Continuing on with our examination of the suspension of habeas corpus during the Civil War, the first part of which may be read here, we turn to Jefferson Davis and the suspension of habeas corpus in the Confederacy. The Confederate Constitution provided for the suspension of habeas corpus:
Sec. 9 (3) The privilege of the writ of habeas corpus shall not be suspended, unless when in cases of rebellion or invasion the public safety may require it.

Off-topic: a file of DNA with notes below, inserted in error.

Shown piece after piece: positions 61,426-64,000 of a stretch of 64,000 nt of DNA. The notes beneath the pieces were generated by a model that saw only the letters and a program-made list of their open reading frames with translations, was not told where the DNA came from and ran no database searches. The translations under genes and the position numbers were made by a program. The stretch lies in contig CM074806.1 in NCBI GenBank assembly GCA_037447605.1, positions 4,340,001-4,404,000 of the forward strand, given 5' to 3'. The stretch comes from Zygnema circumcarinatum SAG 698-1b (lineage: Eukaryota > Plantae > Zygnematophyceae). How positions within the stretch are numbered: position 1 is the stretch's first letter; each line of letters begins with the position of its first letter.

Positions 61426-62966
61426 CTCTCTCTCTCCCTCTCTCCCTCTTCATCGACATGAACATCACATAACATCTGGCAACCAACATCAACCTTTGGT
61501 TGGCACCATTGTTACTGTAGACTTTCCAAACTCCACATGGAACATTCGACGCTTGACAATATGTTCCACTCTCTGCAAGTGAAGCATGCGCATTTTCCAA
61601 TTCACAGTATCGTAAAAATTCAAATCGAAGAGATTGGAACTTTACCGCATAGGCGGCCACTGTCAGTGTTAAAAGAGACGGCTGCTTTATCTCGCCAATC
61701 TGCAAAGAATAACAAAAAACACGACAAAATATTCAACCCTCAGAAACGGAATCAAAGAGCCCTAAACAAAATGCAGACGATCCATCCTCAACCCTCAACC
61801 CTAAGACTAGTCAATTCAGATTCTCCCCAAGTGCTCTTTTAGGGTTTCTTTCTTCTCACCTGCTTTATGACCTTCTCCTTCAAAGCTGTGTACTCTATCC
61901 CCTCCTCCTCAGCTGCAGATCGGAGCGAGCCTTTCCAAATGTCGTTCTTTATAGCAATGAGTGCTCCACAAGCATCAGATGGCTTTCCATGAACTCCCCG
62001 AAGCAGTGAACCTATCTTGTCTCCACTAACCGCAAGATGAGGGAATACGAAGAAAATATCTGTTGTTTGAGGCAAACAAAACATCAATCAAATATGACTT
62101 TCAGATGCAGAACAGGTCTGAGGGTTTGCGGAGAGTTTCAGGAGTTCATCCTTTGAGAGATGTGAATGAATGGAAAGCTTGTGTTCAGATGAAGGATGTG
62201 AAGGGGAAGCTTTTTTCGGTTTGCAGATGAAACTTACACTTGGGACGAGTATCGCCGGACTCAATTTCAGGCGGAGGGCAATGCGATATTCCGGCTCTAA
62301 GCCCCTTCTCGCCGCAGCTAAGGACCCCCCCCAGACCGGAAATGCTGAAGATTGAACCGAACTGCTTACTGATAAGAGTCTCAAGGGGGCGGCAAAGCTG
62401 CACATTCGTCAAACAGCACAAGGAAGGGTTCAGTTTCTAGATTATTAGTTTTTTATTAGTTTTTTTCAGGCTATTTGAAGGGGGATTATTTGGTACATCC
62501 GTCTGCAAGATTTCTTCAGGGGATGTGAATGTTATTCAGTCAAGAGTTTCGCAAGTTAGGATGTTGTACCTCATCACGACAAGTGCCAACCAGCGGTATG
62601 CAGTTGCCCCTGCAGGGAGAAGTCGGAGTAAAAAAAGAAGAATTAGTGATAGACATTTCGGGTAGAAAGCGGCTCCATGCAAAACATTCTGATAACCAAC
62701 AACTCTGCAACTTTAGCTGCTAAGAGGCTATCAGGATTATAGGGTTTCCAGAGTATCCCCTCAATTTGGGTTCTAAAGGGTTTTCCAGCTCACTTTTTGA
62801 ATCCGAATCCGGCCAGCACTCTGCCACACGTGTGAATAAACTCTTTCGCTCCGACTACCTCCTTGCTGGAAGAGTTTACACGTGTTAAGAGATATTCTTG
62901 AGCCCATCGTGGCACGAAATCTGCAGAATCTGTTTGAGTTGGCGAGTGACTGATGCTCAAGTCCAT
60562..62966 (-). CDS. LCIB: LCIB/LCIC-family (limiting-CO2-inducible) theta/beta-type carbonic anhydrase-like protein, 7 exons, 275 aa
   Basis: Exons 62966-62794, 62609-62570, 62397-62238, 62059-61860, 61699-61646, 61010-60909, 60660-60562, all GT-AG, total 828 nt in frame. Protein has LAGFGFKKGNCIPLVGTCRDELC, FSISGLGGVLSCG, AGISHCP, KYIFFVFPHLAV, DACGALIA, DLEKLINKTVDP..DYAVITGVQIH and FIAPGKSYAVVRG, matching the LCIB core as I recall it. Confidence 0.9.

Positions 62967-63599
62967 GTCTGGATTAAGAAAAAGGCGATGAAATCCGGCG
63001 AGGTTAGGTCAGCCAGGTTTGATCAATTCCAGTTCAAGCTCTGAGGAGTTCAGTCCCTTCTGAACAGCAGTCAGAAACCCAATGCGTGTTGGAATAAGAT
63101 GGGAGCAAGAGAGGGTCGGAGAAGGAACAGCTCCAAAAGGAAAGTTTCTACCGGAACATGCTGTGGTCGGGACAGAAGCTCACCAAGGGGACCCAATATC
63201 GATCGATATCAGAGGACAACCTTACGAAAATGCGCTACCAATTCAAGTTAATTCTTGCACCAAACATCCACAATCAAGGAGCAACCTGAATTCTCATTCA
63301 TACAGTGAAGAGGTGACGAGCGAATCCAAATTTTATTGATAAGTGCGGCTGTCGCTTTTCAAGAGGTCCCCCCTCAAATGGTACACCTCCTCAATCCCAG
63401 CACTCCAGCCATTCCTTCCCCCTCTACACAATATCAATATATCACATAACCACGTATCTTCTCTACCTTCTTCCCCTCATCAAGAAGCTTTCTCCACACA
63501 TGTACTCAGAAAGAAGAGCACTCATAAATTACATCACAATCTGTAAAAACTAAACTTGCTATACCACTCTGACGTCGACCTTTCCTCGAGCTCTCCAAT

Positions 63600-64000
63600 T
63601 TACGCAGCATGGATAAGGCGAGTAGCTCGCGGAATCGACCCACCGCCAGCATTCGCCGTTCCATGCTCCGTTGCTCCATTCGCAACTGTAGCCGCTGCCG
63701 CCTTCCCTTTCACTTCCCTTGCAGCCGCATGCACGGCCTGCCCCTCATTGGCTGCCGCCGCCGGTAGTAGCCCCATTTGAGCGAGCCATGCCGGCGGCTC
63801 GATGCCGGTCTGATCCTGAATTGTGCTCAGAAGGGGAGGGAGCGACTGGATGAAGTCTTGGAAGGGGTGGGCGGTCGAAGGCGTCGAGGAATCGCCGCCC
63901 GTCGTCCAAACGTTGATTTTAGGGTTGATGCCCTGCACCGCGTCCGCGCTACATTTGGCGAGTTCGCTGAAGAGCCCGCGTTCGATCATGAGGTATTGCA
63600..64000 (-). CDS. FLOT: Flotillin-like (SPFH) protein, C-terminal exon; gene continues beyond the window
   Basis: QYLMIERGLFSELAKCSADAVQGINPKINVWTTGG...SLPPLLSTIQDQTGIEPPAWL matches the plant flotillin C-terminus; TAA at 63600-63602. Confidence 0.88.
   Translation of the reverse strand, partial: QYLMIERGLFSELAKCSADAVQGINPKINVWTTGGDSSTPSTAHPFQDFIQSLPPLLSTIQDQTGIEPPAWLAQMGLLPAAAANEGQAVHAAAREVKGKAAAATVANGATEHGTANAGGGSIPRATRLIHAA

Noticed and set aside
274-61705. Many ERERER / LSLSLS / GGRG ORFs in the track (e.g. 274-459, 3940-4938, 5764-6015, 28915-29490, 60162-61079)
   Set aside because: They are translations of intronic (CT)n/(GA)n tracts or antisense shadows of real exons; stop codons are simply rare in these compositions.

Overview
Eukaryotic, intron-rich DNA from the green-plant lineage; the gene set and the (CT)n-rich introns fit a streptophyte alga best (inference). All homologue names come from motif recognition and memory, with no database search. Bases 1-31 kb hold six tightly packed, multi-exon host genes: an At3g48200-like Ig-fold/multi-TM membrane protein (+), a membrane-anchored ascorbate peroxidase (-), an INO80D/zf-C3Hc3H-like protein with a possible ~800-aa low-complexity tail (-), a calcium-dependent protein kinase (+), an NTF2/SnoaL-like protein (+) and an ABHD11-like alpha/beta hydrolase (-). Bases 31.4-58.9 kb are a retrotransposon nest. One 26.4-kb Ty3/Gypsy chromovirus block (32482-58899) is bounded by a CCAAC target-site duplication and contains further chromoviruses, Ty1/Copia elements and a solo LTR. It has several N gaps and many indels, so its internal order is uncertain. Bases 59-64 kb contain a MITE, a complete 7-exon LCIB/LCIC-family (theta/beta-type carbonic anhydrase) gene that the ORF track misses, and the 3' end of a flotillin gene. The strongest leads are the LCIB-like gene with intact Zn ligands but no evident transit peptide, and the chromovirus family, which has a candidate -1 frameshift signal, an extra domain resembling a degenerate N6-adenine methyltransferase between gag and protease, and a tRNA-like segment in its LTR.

On February 27, 1862 the Confederate Congress vested in Davis the power to suspend Habeas Corpus. On March 1, 1862 Davis used this power, suspending the writ of Habeas Corpus and declaring martial law in a ten-mile radius around the City of Richmond.
Davis would use this power throughout the War, especially in regions where Unionist sentiment was strong, for example in East Tennessee where martial law was imposed and the writ of habeas corpus suspended in 1862.